• Matthew - 13 times
  • Mark - 2 times [5:6, 15:19]
  • Luke - 3 times [4:7, 8, 24:52]
  • John - 7 times
  • Acts - 4 times [This means Luke uses it a total of 7 times - same as John]
  • 1 Cor - 1 time [14:25]
  • Hebrews - 2 times [1:6, 11:21]
  • Revelation - 24 times

A large majority of these describe an act towards Jesus.

All that this shows is the difference between writing styles and vocabulary of different authors. A similar analysis of numerous other words would show similar disparate distributions of words. For example:

  • προσλαμβάνω only occurs in Matt 16:22 and Mark 8:32 but 10 times in Acts
  • προσευχή occurs 3 times in Matt, twice in Mark and 3 times in Luke but never in John. It occurs 9 times in Acts.
  • προσεύχομαι occurs 13 times in Matt, 10 times in Mark, 18 times in Luke but never in John, 16 times in Acts, etc.

And thus we could continue. I see nothing significant in thus other than to note that the four evangelists obviously each wrote with a different emphasis; this latter fact has a huge literature and much speculation, only a little of which is helpful.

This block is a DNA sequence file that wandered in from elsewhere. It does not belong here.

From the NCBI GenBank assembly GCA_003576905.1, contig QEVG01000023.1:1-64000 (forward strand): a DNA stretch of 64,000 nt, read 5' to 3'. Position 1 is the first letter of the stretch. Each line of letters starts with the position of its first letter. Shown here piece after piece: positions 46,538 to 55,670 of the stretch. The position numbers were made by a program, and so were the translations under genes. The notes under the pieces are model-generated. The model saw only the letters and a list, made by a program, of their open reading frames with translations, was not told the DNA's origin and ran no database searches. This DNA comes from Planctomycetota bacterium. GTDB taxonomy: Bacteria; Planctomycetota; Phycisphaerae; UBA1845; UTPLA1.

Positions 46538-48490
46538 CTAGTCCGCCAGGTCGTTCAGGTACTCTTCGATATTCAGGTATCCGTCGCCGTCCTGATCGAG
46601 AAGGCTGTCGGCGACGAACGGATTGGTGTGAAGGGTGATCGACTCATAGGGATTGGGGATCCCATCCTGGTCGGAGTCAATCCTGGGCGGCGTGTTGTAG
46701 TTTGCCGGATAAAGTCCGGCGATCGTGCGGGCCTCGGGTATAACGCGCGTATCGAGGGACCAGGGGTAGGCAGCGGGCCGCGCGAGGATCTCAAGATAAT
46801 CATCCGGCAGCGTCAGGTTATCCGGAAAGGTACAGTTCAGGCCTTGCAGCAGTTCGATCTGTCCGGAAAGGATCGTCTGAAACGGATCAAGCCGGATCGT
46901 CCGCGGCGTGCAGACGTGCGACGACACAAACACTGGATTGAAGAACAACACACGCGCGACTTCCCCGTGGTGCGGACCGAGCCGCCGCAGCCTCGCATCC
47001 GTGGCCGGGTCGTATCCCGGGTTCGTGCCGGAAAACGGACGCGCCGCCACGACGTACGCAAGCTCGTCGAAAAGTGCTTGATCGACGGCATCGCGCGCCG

• Could the different quantities of vocabulary usage by author indicate each one's apparent education levels?
    – Jed Schaaf
    Commented May 30 at 23:04
  • 1
    @JedSchaaf - different vocabularies are usually the result of the following causes: different culture, different education, different purpose for writing, different personalities, different social group (and its different vocabularies), etc, etc.
    – Dottard
    Commented May 30 at 23:35

I hesitate to make too much of this, but the data do fit with the idea that Mark's Christology was relatively "low" compared to Matthew's emphasis of Jesus as the Son of David, while Luke (though presenting Jesus as the Son of God born of a virgin) goes out of his way to show him to be one of the "people of the land." Of course, only John's Christology is truly "high" but he is not under discussion at the moment. This article compares Mark's view of Jesus to the other gospels.

Others have mentioned that Mark presents Jesus as God's humble servant, while Matthew emphasizes Jesus as a new Moses and the new Davidic King- a king worthy of worship. Indeed, Matthew introduces Jesus as the "Son of David" in the very first line of his gospel, and only in this gospel is Jesus called Son of David at his Triumphal Entry. Meanwhile, many scholars have noted Luke's showing a "preference for the poor" in contrast to Matthew's emphasis on his kingship. Thus, in Matthew 2, the Magi who prostrate themselves before Jesus as the "newborn king," while in Luke 2 he is visited by shepherds, who do not bow before him. In Mark, his birth is not even mentioned.

None of this is conclusive. However, I would reiterate that Jesus not being overtly worshiped in Mark and Luke is consistent with Markan "low Christology" and Luke's "preference for the poor." Matthew presents Jesus in somewhat loftier terms, as the messianic King - the Son of David - to whom obeisance is rightly made.